Ocean Optics Sensors USP Class VI Certified

Optical oxygen and pH sensor patches proven for use in range of bio-sensitive applications
Dunedin, Florida (April 20, 2011) – Expanding the potential applications for its oxygen and pH sensing patches, Ocean Optics has obtained United States Pharmacopeia (USP) Class VI certification for these products. The company’s HIOXY coating for RedEye Oxygen patches and Sol-gel coating for pH applications have successfully met the stringent testing criteria required for this certification.

Ocean Optics' RedEye patches and Sol-gel coating have received USP Class VI approval.

Ocean Optics' RedEye patches and Sol-gel coating have received USP Class VI approval.

Ocean Optics’ optical O2 and pH sensors designed for accurate, real-time, in situ measurements in packaging and other enclosed containers. The proprietary sensor coating materials do not consume the sample and can be applied to substrates such as probes, self-adhesive acrylic patches (the format tested for USP Class VI) and microtiter wells. Coating options are available for general lab use, high-sensitivity applications and hydrocarbon-rich environments. Depending on the application, oxygen presence or pH can be visually determined by color change with a handheld LED, or a fluorometer can be used to make exact measurements.

The USP is a non-governmental standards setting organization. Class VI is its most stringent testing protocol for classification of plastics used in medicines and other health care technologies. With USP Class VI certification, the biocompatibility, toxicity and extractables of Ocean Optics’ sensor coatings are assured to be compatible with biological and pharmaceutical processes and implantable devices. Testing and certification were provided by NAMSA (Northwood, Ohio).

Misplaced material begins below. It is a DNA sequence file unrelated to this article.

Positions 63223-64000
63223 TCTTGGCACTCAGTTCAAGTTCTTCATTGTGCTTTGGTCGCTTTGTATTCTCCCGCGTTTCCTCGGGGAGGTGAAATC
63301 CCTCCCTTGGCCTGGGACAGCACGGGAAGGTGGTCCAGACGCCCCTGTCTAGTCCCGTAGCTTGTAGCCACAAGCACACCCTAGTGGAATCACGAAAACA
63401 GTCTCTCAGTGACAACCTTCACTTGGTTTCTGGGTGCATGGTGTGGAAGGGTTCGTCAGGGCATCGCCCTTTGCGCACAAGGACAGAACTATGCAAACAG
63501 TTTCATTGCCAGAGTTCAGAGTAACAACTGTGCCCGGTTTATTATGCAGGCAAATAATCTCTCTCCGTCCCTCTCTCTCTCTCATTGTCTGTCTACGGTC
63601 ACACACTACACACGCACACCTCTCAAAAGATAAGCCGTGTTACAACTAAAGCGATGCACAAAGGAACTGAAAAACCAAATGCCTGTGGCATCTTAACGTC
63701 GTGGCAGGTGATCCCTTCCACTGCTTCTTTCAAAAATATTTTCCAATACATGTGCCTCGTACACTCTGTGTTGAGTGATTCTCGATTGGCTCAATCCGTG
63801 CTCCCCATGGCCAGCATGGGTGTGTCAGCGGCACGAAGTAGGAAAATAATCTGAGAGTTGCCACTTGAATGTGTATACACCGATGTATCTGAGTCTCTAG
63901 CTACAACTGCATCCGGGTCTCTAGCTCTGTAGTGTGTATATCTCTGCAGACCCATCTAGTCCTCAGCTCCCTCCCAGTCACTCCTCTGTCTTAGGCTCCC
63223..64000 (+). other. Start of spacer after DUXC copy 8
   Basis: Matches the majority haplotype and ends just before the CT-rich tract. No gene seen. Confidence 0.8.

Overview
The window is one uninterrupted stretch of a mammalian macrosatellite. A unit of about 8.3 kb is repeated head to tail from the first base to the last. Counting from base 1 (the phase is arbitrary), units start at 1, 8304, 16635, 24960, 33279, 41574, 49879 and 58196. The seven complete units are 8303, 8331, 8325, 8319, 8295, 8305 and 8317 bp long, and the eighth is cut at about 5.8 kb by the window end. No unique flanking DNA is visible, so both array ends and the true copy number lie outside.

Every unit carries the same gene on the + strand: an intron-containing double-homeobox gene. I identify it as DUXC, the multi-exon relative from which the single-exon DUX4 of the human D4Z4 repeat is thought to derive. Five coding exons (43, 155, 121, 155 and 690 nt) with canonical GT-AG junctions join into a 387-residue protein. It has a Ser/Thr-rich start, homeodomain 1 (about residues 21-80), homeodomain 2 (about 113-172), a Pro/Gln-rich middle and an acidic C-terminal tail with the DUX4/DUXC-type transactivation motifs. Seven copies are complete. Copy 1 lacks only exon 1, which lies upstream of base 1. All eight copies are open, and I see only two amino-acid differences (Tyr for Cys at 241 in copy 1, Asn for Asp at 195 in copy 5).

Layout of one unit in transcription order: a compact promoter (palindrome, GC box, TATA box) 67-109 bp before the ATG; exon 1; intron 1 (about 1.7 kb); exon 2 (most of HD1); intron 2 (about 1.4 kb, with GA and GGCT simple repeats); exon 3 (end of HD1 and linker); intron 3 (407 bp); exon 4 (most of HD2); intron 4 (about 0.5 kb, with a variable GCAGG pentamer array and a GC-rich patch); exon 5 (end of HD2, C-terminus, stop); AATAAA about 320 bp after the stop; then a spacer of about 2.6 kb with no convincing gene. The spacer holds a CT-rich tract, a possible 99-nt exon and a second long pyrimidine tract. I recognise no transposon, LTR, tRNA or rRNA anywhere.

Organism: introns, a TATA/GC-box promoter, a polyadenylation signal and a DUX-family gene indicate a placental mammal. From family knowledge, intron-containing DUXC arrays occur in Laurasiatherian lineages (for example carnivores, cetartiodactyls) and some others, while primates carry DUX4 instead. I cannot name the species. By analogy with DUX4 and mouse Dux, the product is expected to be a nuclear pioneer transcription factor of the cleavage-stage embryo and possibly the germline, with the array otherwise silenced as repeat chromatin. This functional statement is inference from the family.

2 Responses to “Ocean Optics Sensors USP Class VI Certified”

  1. Tim wakeley says:

    I would like to be informed of examples for the usefulness of this product in the medical field.
    Is there a dementration site I could visit on the internet that would show how the product works?
    Regards,
    Tim Wakeley

  2. We are currently working with a US based medical device company developing application for oxygen/pH and glucose fiber optic sensor for catheter applications.

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